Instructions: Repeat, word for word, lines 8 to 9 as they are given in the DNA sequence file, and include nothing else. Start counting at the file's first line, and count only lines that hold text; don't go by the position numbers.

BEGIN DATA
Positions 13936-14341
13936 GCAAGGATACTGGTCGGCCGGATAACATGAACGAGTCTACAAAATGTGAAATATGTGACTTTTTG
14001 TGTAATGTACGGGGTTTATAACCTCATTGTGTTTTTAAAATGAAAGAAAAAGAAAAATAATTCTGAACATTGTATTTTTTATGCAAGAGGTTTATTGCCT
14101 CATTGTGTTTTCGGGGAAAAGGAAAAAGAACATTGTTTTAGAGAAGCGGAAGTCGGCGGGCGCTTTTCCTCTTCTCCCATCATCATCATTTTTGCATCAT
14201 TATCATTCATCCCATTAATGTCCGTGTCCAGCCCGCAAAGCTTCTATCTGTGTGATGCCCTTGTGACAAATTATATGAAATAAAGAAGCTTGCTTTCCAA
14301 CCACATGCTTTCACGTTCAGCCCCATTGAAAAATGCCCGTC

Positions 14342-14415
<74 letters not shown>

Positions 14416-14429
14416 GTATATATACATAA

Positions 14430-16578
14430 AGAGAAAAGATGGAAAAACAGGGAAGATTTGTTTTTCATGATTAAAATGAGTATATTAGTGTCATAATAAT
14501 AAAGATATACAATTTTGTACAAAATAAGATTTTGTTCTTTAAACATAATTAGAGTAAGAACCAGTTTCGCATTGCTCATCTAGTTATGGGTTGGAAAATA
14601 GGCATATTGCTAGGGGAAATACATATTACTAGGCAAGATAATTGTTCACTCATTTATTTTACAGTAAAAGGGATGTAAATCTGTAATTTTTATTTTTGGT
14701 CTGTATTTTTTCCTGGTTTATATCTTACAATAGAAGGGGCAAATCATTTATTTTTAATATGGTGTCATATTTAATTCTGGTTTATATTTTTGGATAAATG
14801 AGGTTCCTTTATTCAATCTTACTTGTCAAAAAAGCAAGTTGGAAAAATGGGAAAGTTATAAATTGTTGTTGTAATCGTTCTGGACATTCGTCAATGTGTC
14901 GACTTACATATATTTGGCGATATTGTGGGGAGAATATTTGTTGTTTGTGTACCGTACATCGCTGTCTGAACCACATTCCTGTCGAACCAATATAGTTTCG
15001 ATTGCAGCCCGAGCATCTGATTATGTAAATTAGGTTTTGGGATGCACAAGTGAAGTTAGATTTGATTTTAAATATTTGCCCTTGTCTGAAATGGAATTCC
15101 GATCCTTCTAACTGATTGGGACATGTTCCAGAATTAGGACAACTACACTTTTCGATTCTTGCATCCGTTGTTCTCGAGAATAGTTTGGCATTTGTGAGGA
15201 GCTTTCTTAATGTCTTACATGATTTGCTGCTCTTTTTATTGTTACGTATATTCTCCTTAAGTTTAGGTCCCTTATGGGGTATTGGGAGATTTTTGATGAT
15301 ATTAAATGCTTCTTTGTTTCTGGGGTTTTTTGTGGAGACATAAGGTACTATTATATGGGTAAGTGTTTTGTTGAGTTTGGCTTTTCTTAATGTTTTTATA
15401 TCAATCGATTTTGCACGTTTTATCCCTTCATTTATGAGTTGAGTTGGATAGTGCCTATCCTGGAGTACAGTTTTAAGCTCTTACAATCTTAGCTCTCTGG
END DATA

<74 letters not shown>

Positions 14416-14429